|Número de publicación||US4361770 A|
|Tipo de publicación||Concesión|
|Número de solicitud||US 06/216,203|
|Fecha de publicación||30 Nov 1982|
|Fecha de presentación||15 Dic 1980|
|Fecha de prioridad||15 Dic 1980|
|También publicado como||CA1168339A, CA1168339A1, DE3174823D1, EP0054429A1, EP0054429B1|
|Número de publicación||06216203, 216203, US 4361770 A, US 4361770A, US-A-4361770, US4361770 A, US4361770A|
|Inventores||Paul Rabinowitz, Bruce N. Perry|
|Cesionario original||Exxon Research And Engineering Co.|
|Exportar cita||BiBTeX, EndNote, RefMan|
|Citas de patentes (3), Citada por (7), Clasificaciones (8), Eventos legales (5)|
|Enlaces externos: USPTO, Cesión de USPTO, Espacenet|
This invention relates to optical pulse generation devices and particularly to devices employing Raman scattering to generate high intensity optical pulses.
It is useful for a number of physical and chemical processes to have available highly synchronized pulsed coherent radiation of differing optical frequencies. One is often faced with the requirement to excite a molecule or an atom with a combination of frequencies within a short time period in order to effect transitions to a given state of a molecular system, e.g., to achieve selectivity in an isotope separation process or to prepare a system for a chemical reaction. Although many processes can be excited stepwise and sequentially in time, it is usually the case that the most efficient stepwise excitation for radiatively connected states occurs with both radiation fields simultaneously applied. This is because in most cases collisional, radiative or transit-time decay reduces the population of the available species for the second step of excitation. The ability to synchronize two or more laser sources can be the most significant factor in determining the efficiency of such processes.
In general, it is difficult to obtain a high degree of synchronization between short pulses of laser light. For electrically excited gaseous discharge lasers which use thyratron control of the discharge firing, the discharges are initiated within a few nanoseconds. However, subsequent fluctuations in the buildup time of the optical pulses, which depend upon the resonant conditions, the electrical current, and the gas compositions and densities, produce typical overall interpulse jitter of from 10 to 50 nanoseconds. For generation of synchronized pulses shorter than 50 ns in duration, this degree of jitter would be unacceptable.
We now consider the generation of optical pulses through stimulated Raman scattering where the relative jitter between the output pulses is directly attributable to the jitter in the optical pump pulses which initiate the process. When a strong excitation pulse (Pump Pulse) is applied to a medium which is Raman responsive, stimulated scattering of the pump pulse results in the growth of radiation (Stokes pulse) which is downshifted by the Raman frequency of the medium and propagates in the pump direction. (In general, a Stokes pulse may grow in the opposite direction, but the physical structures that we shall consider do not allow such a pulse to develop.) The copropagating Stokes pulse is initiated by spontaneous Raman scattering and grows at an exponential rate that is proportional to the intensity of the pump pulse until pump depletion occurs or the medium has been traversed terminating the process. Energetically, for every quantum of energy appearing at the Stokes frequency a quantum of energy is removed from the pump and the energy difference defined by the Raman frequency is absorbed by the medium. This energy appears as an additional nonpropagating coherent excitation of the medium, known as the Raman wave, which provides a coupling mechanism between the two propagating electromagnetic waves. In general, within the limits imposed by dispersion, the Stokes pulse will copropagate with the depleted pump radiation and will become most intense at a point near the initial peak of the pump radiation. There is an intensity threshold for the appearance of the Stokes pulse. The threshold first occurs near the peak of the pump pulse. Usually, because of the limitations in gain or the presence of competing scattering processes, the width of the Stokes pulse is considerably less than that of the pump and the photon conversion efficiency is much less than 100%.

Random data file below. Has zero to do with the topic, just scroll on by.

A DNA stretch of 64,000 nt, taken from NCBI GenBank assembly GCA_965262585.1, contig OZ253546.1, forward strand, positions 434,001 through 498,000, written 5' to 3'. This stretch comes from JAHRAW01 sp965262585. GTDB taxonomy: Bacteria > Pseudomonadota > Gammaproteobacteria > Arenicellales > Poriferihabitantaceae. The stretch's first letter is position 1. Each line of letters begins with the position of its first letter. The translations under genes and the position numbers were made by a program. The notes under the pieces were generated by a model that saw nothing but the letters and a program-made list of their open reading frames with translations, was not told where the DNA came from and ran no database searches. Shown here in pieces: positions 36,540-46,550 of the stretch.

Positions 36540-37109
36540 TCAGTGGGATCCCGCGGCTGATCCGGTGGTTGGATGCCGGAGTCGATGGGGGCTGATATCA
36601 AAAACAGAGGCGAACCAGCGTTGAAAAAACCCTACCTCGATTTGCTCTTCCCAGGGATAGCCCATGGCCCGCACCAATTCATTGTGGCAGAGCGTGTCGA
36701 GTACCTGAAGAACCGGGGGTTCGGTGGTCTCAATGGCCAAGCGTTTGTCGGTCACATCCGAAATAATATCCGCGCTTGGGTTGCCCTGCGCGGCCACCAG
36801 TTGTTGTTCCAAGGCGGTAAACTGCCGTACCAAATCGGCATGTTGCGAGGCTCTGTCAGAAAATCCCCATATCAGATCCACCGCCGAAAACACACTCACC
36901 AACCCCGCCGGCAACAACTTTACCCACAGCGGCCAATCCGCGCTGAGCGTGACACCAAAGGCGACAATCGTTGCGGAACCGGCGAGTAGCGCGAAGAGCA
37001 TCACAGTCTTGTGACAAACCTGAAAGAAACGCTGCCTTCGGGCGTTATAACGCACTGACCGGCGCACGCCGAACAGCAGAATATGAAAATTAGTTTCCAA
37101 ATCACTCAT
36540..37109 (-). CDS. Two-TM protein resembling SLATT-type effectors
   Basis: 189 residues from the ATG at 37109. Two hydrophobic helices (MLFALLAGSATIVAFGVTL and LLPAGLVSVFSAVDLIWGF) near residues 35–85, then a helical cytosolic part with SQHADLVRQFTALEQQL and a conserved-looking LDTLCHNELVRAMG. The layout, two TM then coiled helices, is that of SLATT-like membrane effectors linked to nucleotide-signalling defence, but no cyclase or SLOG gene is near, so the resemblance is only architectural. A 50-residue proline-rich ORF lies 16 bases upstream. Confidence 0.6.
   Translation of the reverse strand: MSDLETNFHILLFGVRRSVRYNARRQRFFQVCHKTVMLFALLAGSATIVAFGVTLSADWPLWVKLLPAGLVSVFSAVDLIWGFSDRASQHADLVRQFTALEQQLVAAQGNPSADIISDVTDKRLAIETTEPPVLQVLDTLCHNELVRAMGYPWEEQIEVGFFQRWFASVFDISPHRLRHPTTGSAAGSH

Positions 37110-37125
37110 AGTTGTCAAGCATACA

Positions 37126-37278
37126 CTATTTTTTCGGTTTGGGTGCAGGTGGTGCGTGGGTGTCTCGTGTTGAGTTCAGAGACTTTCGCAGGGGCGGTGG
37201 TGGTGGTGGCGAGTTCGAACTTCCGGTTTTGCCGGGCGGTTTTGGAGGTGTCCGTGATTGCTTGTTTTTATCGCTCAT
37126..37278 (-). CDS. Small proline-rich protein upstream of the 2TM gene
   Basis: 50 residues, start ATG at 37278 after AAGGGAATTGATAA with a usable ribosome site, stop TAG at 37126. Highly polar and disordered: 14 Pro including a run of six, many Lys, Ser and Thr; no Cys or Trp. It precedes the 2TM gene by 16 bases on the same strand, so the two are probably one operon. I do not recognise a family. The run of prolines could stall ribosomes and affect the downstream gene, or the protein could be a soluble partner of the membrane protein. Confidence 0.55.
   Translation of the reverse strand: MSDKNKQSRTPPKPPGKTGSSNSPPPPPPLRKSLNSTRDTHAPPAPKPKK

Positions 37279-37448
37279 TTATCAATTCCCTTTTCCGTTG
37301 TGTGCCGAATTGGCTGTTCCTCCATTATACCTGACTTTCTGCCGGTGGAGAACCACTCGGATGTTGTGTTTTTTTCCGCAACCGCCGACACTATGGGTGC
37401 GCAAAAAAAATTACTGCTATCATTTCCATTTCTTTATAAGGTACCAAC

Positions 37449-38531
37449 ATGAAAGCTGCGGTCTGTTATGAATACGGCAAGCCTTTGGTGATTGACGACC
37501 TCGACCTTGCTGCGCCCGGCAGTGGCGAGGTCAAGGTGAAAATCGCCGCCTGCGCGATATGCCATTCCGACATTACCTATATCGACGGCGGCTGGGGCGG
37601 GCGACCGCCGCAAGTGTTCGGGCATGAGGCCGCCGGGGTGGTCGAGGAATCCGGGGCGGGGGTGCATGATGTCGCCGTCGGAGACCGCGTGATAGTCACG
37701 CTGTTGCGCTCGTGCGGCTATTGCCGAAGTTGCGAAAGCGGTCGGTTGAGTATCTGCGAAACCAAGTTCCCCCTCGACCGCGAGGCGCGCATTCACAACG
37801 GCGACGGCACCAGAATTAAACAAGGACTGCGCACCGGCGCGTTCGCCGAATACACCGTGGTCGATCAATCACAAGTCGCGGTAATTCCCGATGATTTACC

If a third electromagnetic wave at a frequency greater than the Raman frequency is injected colinearly with the pump wave when the Raman wave is present, a fourth electromagnetic wave shifted by the Raman frequency will be generated even if the intensity of the third wave is in itself insufficient to produce threshold gain for conversion to Stokes radiation. The fourth wave is produced by scattering from the Raman wave already present and therefore does not require the high gain needed to build from noise to threshhold. This physical scattering process is commonly called four wave mixing. Four wave mixing occurs only where the Raman wave overlaps the new pump (third) wave both in time and space within the limits of the transient response time of the medium. Therefore, the fourth wave (new Stokes wave) is completely overlapped (synchronized) with the Stokes wave generated in response to the pump wave. However, it can be seen that if the new pump (third) wave has a duration which is long compared with the first pump, the overall efficiency for the four wave mixing process will be small because only a small fraction of the total energy of the new pump will be converted. Additionally, in the presence of jitter, the two pump peaks may be displaced in time, further degrading the conversion efficiency.